Hyde Park and Kensington Gardens together with two other Royal Parks of London, Green Park and St James's Park form an almost continuous "green lung" in the heart of London.
In 1536, Henry VIII acquired the manor of Hyde from the canons of Westminster Abbey and enclosed it as a deer park. It remained a private hunting ground until James I permitted limited access to gentlefolk, and appointing a ranger to take charge. In 1637 Charles I opened the park to the general public.
In 1728 Queen Caroline carved Kensington Gardens out of the western section of Hyde Park. During the next ten years fashionable features including the Round Pond, formal avenues, and a sunken Dutch garden were added.
The Serpentine was created by damming the eastern outflow of the River Westbourne. The Serpentine is divided by a bridge, and the part of the Serpentine that lies within Kensington Gardens is known as The Long Water.
Kensington Gardens are fenced and more formal than Hyde Park. West Carriage Drive (The Ring) and the Serpentine Bridge form the boundary between Hyde Park and Kensington Gardens.
Hyde Park was the site of The Great Exhibition of 1851, for which the Crystal Palace was designed by Joseph Paxton. The Crystal Palace was constructed on the south side of the park, between Rotten Row and West Carriage Drive, where the Hyde Park Tennis Centre and the Old Football Pitches stand today (see map). After the exhibition, the Crystal Palace was moved to Sydenham Hill in South London.
|Marble Arch front and rear|
Marble Arch was designed in 1825 by John Nash as a ceremonial entrance to the new Buckingham Palace. It was completed in 1833, and in 1851 it was moved to its present location. There are three small rooms inside the rebuilt arch that were used as a police station until 1950, first for the royal constables of the Park and later the Metropolitan Police.
|Speakers' Corner looking towards Marble Arch|
The park has become a traditional location for mass demonstrations. The Chartists, the Reform League, and the Suffragettes have all held protests in the park. An Act of Parliament passed in 1872 (The Royal Parks and Gardens Regulation Act) allowed a space in the north-eastern corner of Hyde Park to be given over for public speaking.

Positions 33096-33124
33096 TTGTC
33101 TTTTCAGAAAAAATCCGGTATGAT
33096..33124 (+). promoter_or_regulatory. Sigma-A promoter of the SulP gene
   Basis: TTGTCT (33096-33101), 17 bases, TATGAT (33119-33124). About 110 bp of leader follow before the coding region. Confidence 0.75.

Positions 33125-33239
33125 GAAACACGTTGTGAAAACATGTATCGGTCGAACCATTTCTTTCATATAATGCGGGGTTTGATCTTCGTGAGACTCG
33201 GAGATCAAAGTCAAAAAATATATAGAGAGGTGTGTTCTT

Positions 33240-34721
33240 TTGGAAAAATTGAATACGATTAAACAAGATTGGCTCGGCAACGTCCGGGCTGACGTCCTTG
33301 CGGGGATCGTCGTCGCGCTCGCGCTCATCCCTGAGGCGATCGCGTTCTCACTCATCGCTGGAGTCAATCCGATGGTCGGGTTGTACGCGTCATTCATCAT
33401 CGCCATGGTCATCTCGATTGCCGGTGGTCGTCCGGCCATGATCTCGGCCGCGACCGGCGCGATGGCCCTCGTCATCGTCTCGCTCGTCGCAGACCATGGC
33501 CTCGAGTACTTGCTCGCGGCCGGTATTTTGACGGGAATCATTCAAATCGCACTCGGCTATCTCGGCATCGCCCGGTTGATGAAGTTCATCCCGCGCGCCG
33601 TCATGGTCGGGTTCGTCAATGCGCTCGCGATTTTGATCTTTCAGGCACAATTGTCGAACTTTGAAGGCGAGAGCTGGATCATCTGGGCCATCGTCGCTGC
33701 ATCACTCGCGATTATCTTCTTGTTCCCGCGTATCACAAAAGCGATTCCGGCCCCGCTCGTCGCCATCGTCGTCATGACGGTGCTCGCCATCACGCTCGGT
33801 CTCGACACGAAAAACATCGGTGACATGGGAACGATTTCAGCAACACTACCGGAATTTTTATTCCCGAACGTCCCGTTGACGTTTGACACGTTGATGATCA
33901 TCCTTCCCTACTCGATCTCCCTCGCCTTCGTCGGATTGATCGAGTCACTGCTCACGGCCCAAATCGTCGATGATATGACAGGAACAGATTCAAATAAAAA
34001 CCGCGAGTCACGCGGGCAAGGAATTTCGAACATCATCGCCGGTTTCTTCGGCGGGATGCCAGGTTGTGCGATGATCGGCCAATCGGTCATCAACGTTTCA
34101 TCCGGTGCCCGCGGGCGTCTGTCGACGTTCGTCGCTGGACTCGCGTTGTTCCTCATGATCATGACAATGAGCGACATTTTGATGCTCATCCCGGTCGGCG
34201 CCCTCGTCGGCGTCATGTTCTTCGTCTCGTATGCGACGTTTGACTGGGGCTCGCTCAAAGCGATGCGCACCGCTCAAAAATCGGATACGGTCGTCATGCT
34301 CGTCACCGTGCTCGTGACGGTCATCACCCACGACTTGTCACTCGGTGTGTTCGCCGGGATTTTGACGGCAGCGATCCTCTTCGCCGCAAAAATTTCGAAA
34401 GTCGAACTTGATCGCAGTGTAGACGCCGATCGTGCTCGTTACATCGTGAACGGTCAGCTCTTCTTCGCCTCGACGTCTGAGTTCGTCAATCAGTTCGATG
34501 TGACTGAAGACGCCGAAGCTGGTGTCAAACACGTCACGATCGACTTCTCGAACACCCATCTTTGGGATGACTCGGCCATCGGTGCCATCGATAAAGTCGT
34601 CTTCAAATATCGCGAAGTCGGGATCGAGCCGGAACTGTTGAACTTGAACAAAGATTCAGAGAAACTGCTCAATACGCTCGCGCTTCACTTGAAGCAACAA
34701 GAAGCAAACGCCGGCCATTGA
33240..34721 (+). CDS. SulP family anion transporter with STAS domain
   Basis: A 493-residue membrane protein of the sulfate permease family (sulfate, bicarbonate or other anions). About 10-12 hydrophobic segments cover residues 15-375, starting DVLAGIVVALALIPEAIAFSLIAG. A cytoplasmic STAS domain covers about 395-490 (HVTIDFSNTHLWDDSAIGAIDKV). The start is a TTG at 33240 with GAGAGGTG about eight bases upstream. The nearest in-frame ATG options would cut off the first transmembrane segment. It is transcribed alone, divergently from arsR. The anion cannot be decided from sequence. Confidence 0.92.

The Achilles Statue by Richard Westmacott was erected in 1822. It has a dedication "To Arthur, Duke of Wellington, and his brave companions in arms."
The Grand Entrance to Hyde Park was built from the designs of Decimus Burton in 1824–25. It's front is around 33m long.
Apsley House stands alone near the Grand Entrance at Hyde Park Corner, on the south-east corner of Hyde Park. It is perhaps the only preserved example of an English aristocratic town house from its period.
The house was originally built in red brick by Robert Adam between 1771 and 1778 for Lord Apsley, the Lord Chancellor. In 1807 the house was purchased by Richard Wellesley, 1st Marquess Wellesley, the elder brother of Sir Arthur Wellesley, but in 1817 financial difficulties forced him to sell it to his famous brother, by then the Duke of Wellington, who needed a London base from which to pursue his new career in politics.
Wellington employed the architect Benjamin Dean Wyatt to carry out renovations between 1818 and 1819. He extended the house by adding two bays westward to the original five; built the Waterloo Gallery for the Duke's paintings, and faced the red brick with the grander golden Bath stone.
|Italian Garden (being renovated)|
The Italian Garden is an ornamental water garden with four fountains, and classical sculptures. It was inspired by Queen Victoria's husband, Prince Albert, and created in 1860-1.
The Albert Memorial is situated directly to the north of the Royal Albert Hall. It was commissioned by Queen Victoria in memory of her beloved husband, Prince Albert who died of typhoid in 1861.
The memorial was designed by Sir George Gilbert Scott in the Gothic Revival style. It was opened in July 1872 by Queen Victoria, with the statue of Albert ceremonially seated in 1875. The memorial is 54 m tall, and took over ten years to complete.
Part II of this article series - St James's Park and Green Park